Published on March 20, 2014 by William Nunnelley  
Stanley Hauerwas

Dr. Stanley Hauerwas, the Gilbert T. Rowe Professor of Professional Ethics at the Divinity School of Duke University, will deliver the Andrew Gerow Hodges Lectures at Samford University April 14-15.  The lectures, sponsored by the Frances Marlin Mann Center for Ethics and Leadership, are open to the public free.

Hauerwas will lead a discussion on virtue ethics Monday, April 14, at 4 p.m. in Brooks Auditorium.  He will deliver the annual Hodges Lecture Tuesday, April 15, at 10 a.m. in Reid Chapel.  His topic, "Sacrificing the Sacrifices of War," will have a theme of pacifism.

Hauerwas is a distinguished ethicist, theologian and the author of more than 30 books ranging in content from philosophical and theological texts to contemporary political theory.  In his teaching, Hauerwas attempts to show that theological convictions make no sense unless they are actually embodied in people's lives.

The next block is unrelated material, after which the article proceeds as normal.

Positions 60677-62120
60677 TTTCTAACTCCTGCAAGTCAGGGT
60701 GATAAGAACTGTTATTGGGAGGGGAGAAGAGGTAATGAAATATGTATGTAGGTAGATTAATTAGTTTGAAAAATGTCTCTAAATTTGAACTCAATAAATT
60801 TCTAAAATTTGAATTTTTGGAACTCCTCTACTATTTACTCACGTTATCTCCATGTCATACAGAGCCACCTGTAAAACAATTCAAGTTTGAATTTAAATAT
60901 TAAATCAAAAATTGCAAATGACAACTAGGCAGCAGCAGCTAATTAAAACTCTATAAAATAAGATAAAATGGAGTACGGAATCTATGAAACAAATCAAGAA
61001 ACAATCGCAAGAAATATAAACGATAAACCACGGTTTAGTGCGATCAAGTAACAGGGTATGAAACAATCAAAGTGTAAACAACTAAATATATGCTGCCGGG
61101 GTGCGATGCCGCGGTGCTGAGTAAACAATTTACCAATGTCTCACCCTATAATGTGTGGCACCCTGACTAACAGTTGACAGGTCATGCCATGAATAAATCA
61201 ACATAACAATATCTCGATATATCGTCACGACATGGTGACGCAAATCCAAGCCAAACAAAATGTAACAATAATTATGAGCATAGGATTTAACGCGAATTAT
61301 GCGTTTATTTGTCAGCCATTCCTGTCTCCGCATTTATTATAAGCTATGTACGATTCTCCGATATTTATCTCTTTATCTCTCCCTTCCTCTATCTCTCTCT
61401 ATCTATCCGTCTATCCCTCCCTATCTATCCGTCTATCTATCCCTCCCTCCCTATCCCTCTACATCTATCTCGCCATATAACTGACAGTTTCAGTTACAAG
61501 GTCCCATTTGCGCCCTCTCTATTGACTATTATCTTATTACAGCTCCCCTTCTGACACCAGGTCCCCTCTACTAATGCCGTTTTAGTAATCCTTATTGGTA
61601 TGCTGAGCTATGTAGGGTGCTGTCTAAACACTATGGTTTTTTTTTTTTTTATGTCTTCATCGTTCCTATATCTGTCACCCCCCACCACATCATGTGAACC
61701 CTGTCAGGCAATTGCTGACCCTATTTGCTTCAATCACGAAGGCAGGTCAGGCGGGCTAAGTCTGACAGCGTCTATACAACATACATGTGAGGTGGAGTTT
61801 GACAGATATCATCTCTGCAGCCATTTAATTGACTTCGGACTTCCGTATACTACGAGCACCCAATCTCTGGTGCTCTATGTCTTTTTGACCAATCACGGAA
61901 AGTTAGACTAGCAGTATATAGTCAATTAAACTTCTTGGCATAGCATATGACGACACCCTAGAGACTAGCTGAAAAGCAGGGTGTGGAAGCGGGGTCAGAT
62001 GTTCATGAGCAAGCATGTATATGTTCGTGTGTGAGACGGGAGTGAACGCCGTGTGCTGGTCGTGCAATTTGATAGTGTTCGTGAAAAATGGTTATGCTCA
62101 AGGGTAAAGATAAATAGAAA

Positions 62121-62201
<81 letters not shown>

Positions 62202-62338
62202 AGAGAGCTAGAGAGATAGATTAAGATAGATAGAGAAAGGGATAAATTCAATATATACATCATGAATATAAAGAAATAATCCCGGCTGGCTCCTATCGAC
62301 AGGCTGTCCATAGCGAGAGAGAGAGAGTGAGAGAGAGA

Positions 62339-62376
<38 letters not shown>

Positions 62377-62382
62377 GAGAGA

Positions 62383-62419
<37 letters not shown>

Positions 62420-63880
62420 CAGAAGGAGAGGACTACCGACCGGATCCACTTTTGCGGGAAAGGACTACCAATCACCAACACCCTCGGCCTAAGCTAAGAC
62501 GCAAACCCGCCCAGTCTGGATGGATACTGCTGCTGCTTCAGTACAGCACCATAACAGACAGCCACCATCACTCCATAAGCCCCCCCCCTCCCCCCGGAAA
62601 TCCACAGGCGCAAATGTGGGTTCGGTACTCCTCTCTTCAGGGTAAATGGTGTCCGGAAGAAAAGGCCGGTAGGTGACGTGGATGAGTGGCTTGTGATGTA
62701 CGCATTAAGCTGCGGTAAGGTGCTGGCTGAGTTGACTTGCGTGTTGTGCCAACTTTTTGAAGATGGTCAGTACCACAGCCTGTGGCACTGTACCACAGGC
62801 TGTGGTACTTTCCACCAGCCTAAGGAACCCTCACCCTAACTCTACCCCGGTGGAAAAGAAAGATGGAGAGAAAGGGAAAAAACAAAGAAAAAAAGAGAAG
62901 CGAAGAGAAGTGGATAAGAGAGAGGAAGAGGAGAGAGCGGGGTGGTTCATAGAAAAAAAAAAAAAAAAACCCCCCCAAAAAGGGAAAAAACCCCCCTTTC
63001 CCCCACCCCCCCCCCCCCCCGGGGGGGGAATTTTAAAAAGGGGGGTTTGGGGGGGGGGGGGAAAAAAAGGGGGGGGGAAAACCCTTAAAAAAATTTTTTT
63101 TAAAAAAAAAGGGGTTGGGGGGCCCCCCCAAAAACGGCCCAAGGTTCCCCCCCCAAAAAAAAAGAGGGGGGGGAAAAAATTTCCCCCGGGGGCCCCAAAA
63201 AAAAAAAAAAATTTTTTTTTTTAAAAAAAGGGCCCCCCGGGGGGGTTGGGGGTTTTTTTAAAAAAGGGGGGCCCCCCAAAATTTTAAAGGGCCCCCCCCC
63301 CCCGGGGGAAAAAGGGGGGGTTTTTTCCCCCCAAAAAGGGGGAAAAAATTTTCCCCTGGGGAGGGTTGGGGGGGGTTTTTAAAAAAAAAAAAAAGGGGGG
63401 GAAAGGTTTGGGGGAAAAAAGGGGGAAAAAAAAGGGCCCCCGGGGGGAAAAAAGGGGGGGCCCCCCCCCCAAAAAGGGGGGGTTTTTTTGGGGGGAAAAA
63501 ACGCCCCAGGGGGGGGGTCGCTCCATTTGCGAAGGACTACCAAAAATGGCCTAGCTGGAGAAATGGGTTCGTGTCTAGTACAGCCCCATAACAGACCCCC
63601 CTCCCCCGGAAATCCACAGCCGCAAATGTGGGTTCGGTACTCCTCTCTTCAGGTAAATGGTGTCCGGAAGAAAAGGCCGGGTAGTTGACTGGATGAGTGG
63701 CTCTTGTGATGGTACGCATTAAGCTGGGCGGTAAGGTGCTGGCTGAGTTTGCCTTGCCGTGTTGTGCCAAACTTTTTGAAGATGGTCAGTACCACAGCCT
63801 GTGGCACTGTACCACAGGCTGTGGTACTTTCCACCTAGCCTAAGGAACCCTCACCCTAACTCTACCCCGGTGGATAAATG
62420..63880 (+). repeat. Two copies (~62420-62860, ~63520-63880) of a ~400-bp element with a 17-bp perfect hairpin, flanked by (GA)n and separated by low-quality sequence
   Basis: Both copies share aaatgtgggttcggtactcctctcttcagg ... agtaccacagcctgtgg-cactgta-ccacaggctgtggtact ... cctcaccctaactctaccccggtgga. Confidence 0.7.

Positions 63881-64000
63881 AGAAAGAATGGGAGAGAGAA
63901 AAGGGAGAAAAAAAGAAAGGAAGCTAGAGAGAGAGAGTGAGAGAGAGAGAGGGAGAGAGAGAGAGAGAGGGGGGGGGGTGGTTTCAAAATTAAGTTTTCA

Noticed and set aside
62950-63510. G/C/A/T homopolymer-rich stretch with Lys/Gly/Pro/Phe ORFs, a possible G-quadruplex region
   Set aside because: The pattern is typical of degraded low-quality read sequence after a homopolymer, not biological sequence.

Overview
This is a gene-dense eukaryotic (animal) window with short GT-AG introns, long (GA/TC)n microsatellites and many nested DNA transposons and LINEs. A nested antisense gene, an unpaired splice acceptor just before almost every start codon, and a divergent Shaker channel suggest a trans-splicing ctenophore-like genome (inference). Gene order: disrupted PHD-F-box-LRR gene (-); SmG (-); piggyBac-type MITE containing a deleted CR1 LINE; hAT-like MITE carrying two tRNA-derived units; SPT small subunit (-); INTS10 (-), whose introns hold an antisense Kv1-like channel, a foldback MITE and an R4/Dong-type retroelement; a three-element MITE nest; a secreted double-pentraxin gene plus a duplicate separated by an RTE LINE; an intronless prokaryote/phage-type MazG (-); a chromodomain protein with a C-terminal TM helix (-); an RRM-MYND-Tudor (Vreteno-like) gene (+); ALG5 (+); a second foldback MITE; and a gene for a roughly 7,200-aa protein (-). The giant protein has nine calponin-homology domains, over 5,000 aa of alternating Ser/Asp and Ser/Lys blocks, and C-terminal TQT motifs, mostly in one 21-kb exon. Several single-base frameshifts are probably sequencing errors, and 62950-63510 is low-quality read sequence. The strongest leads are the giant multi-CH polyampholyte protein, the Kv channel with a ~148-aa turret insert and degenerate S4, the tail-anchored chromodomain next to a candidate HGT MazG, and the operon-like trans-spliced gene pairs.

The theologian has delivered lectures worldwide and was invited to give the prestigious Gifford Lectures at the University of St. Andrews in Scotland in the year 2000-2001.  He joined Duke in 1984 after teaching at Augustana College for two years and the University of Notre Dame for 14 years.

Hauerwas holds the Ph.D. and two master's degrees from Yale University Graduate School and the bachelor of divinity from Yale Divinity School.  His undergraduate degree is from Southwestern (Tex.) University.


About Samford University – Samford University is a premier nationally ranked private university deeply rooted in its Christian mission. Founded in 1841, Samford is the 87th oldest institution of higher education in the United States. U.S. News & World Report ranks Samford 4th among regional universities in the South. Samford enrolls 5,619 students from 44 states, the District of Columbia and 29 other countries in its 10 academic units: arts, arts and sciences, business, divinity, education, health professions, law, nursing, pharmacy, and public health. Samford also fields 17 NCAA Division I teams that compete in the tradition-rich Southern Conference.